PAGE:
This may seem an unnecessarily inflammatory question, but history demonstrates that healthy caution is necessary in managing oil revenues. Ghana, however, has made history by hosting a series of free and fair elections in recent years. Twice the opposition party has won and the incumbent has stepped down in a display of due respect for democracy. This is groundbreaking progress as less than a handful of African countries have attained such a benchmark of democratic consolidation.
The resource curse literature strongly suggests that high quality economic and democratic institutions – in place at the point of discovering mineral wealth – can serve to optimise developmental progress (and so prevent a resource curse). These are analysed below.
Ghana boasts a strong civil society, and certainly the media offers a critical voice without fear of reprisal, both of which bode well for democratic consolidation.
Oil revenues are likely to peak within the next 7 years. On average, they are likely to provide approximately US$ 1 to 1.5 billion per annum for the next 15 years. Given that current government revenues are approximately $3.7 billion, the additional revenue is significant, which can be simultaneously perceived as a blessing and a limitation. Both civil society and aid organisations recognise Ghana’s lack of absorptive capacity, which renders it incapable of spending extra immediate revenue fruitfully. Oil prices tend to be volatile, thereby creating a difficult investment environment. Additionally, budget volatility will result from over-dependence on oil revenues. This greatly undermines planning, a key component of developmental success. These organisations are therefore particularly adamant about the need for a stabilisation fund that will: smooth the budget; contribute to a heritage fund; and enhance human capital, all of which would help to improve absorptive capacity and ensure optimal public service delivery.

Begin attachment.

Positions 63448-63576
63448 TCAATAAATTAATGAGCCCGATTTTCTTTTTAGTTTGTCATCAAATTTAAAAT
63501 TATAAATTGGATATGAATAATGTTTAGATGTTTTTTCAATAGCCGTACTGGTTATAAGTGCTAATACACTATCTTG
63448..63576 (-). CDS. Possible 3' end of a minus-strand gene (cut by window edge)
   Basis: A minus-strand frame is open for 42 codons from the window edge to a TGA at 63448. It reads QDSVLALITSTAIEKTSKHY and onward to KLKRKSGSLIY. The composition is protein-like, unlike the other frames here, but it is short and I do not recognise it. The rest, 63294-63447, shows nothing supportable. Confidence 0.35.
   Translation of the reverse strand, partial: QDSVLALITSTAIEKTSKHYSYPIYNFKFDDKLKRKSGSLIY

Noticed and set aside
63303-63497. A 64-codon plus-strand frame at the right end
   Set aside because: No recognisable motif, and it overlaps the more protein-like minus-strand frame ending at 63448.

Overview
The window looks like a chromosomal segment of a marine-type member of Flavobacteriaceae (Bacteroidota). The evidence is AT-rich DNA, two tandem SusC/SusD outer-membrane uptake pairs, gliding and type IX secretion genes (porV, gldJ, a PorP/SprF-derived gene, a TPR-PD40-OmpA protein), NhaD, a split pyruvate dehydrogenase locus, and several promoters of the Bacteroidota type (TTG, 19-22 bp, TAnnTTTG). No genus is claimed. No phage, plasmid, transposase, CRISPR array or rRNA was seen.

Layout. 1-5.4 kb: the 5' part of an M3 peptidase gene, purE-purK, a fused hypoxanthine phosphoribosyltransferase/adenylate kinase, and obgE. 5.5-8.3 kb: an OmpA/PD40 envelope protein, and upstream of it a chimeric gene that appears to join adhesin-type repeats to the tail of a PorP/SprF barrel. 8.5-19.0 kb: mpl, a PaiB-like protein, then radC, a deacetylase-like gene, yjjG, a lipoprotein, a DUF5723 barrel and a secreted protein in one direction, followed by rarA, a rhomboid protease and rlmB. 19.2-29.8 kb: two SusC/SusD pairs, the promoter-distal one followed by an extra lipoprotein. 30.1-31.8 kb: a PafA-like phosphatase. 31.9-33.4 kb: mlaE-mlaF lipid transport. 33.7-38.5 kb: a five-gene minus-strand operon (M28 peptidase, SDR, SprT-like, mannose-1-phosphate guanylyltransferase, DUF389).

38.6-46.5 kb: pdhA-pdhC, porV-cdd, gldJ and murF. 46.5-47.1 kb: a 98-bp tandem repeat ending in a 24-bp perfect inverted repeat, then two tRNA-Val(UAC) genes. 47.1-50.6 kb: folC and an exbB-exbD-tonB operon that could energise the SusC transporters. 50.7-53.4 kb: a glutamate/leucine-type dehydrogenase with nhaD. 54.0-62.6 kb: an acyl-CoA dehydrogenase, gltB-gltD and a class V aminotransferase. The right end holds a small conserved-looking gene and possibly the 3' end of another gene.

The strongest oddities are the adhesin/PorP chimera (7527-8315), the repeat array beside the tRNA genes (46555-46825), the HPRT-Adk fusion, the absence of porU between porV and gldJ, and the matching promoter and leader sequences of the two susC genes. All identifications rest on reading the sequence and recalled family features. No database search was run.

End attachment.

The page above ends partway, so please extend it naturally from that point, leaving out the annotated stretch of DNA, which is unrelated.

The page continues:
There is, fortunately, a sober awareness that oil in itself will not shift the core structure of the economy. Capturing the gas released with oil extraction, however, could provide the necessary backbone to a sound industrial policy framework – one that will catalyse economic diversification. Oil exports have a tendency to falsely inflate the value of a country’s currency and so undermine the export competitiveness of other sectors (also known as ‘Dutch Disease’). With agriculture as the primary export earner and the largest employer, the implications of such a scenario are devastating. Thus, careful management is called for to ensure that gas improves the yield of the agricultural sector and that economic diversification builds on agri-business rather than undermining it.
Another major institutional concern is the delay in legislating the Oil Revenue Management Framework, which sceptics fear is an indication of the legislature’s weakness. Parliamentary oversight is an essential democratic function. Additionally, oil contracts are shrouded in legislative and contractual secrecy. Taken together, these factors may indicate that patronage networks are being established. If true, civil society has good reason to be concerned about democracy’s longevity. The reasons for the delay have not been publically communicated and communities are becoming agitated. Potential conflict is therefore not implausible. Conflict is often the precipitator of a resource curse. The greatest lesson, then, is that communities should have been far more widely consulted. If communities are presented with the opportunity to articulate what they want to accomplish with oil revenues, then they can create – and work to fulfil – their own expectations. The government has unwittingly allowed unmet expectations to germinate and fester.
It should also be noted, however, that the government faces numerous difficulties. First, there were purportedly genuine concerns with the withdrawn petroleum bill (which had been tabled in haste during the election campaign). Second, the government lacks negotiating skill, rendering it unable to bargain for stronger terms of trade. Ghana must, for instance, avoid ‘stabilisation clauses’, which multinationals use to avoid inconvenient legislation. Third, there is a vast array of political and business interest in Ghana’s oil, making it difficult for the government to know whom to trust. Transparency would help a great deal, although the neo-realist perspective still holds weight: Multinational corporations are far wealthier and more powerful than Ghana, and if they perceive that minimal transparency is in their profit-maximising interests, then government may acquiesce to their demands. This is especially true where immediate cash is tempting and negotiating capacity is weak.
In the final analysis, then, oil’s likely effect on Ghana’s democracy is ambiguous at best. It is unlikely to shake the core of democracy, although the dangers should never be dismissed out of hand. If its revenues are thoughtfully and creatively managed, however, it can strengthen democratic institutions and produce fruitful developmental outcomes.